Why analgesics and exercises will not fix the problem

Understanding that, let look at why the analgesics and exercises will never fix the problem.
The abnormal movement in the joint will have some underlying cause(s) such as a postural imbalance or muscles not doing what they need to. If you exercise the shoulder with those issues remaining that joint will still move around abnormally causing damage. If anything it will accelerate the damage, and that’s what scientists have found. They’ve found that exercises can’t fix these problems (2–5)⁠, they won’t fix the shoulder pain, and in many cases make the pain worse (6)⁠.

The better solution to shoulder problems

I mentioned that there were medics and other professionals who were using exercises differently and being very successful. Their approach is very logical. They identify and fix the issues that cause the joint to work abnormally. The joint is then able to move normally and exercises are used to help rehabilitation.
With that we’ll make the rest of this article the best resource we can to help you understand the issues and get your shoulder looked after properly. We will be covering:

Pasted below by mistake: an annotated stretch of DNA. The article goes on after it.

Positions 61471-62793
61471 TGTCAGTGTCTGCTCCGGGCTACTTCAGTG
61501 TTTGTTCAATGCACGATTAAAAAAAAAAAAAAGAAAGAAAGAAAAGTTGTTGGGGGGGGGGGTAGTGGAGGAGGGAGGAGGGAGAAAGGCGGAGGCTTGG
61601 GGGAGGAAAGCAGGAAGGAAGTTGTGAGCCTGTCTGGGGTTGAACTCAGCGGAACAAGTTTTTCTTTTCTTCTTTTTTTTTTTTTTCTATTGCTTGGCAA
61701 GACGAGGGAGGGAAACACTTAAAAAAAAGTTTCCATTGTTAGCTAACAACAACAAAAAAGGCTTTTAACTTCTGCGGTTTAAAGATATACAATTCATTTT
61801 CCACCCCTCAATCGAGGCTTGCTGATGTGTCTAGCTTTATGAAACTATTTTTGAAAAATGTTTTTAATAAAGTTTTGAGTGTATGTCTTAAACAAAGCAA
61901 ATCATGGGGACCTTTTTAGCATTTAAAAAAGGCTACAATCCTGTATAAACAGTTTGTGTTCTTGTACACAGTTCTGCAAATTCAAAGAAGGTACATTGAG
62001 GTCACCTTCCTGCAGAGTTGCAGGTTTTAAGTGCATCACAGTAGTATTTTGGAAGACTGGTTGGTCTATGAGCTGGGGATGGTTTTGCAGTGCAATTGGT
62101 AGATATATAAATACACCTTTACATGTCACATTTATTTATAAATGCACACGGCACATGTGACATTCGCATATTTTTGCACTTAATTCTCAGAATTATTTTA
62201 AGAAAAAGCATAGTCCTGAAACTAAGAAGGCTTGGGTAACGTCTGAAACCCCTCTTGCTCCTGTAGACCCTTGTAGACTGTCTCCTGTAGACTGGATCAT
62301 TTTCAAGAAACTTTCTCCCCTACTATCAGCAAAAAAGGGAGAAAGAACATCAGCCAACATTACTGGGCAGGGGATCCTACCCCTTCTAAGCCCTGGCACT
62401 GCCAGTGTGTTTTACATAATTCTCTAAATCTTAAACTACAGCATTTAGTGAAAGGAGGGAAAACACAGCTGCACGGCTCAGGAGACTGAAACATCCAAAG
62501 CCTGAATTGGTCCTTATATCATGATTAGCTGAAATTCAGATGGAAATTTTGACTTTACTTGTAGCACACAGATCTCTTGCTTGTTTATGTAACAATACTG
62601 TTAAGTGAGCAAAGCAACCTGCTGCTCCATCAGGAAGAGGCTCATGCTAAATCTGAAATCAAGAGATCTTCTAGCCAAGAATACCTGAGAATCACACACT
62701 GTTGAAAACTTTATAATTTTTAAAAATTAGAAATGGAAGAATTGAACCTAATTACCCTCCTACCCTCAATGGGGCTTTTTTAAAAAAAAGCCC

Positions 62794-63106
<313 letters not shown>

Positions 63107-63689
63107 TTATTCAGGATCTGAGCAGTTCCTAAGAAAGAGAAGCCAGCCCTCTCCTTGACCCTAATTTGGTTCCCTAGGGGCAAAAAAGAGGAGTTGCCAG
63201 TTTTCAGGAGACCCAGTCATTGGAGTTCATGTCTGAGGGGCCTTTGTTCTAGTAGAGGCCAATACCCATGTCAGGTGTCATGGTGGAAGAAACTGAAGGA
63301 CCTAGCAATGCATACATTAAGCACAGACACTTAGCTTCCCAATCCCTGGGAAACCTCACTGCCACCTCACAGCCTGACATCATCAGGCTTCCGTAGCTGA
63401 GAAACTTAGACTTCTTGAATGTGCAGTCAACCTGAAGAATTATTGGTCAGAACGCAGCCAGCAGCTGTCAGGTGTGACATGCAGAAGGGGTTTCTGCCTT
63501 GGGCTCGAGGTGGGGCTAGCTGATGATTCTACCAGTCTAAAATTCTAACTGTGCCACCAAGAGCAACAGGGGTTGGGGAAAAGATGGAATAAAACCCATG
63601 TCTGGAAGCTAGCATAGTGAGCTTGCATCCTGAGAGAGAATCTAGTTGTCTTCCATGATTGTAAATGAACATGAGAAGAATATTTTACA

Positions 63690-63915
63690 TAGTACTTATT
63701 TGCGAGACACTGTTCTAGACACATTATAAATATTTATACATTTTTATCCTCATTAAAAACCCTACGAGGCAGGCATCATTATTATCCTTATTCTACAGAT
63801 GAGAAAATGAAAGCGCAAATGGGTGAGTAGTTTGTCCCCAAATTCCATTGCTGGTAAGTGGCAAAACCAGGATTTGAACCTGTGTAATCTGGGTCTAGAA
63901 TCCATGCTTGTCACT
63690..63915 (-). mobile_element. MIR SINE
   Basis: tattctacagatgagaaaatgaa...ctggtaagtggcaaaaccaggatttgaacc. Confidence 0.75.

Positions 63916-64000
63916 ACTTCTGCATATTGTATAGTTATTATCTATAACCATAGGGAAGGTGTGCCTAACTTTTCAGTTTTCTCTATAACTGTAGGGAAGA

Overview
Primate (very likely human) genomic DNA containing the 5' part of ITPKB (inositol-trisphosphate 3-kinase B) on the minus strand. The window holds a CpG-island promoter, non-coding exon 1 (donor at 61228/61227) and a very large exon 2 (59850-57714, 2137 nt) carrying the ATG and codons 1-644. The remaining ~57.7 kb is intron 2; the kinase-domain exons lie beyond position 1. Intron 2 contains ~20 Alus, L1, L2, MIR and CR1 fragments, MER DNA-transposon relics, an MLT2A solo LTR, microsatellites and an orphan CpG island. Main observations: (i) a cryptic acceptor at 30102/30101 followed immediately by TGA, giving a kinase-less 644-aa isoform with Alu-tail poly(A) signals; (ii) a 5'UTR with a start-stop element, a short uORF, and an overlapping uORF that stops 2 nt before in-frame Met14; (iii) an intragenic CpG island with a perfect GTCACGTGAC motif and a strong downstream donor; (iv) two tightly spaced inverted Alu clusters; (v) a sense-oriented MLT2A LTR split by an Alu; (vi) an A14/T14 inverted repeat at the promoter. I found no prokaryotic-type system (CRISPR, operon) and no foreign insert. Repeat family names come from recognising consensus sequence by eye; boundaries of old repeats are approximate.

1. some things you need to be careful of
  2. the main issues that cause shoulders to work abnormally
  3. how the successful professionals do it

Some issues to be careful of

We have already seen that the common medical approach to shoulder pain is illogical, but according to their own medical journals:

  • the evidence does not support the use of analgesics, anti-inflammatory drugs, corticosteroids, physiotherapy or exercises, and
  • after six months 79% of shoulder pain is un-resolved (1)

Ironically, the major issues we are about to discuss usually do not rate a mention.

The main issues that cause shoulder joins to work abnormally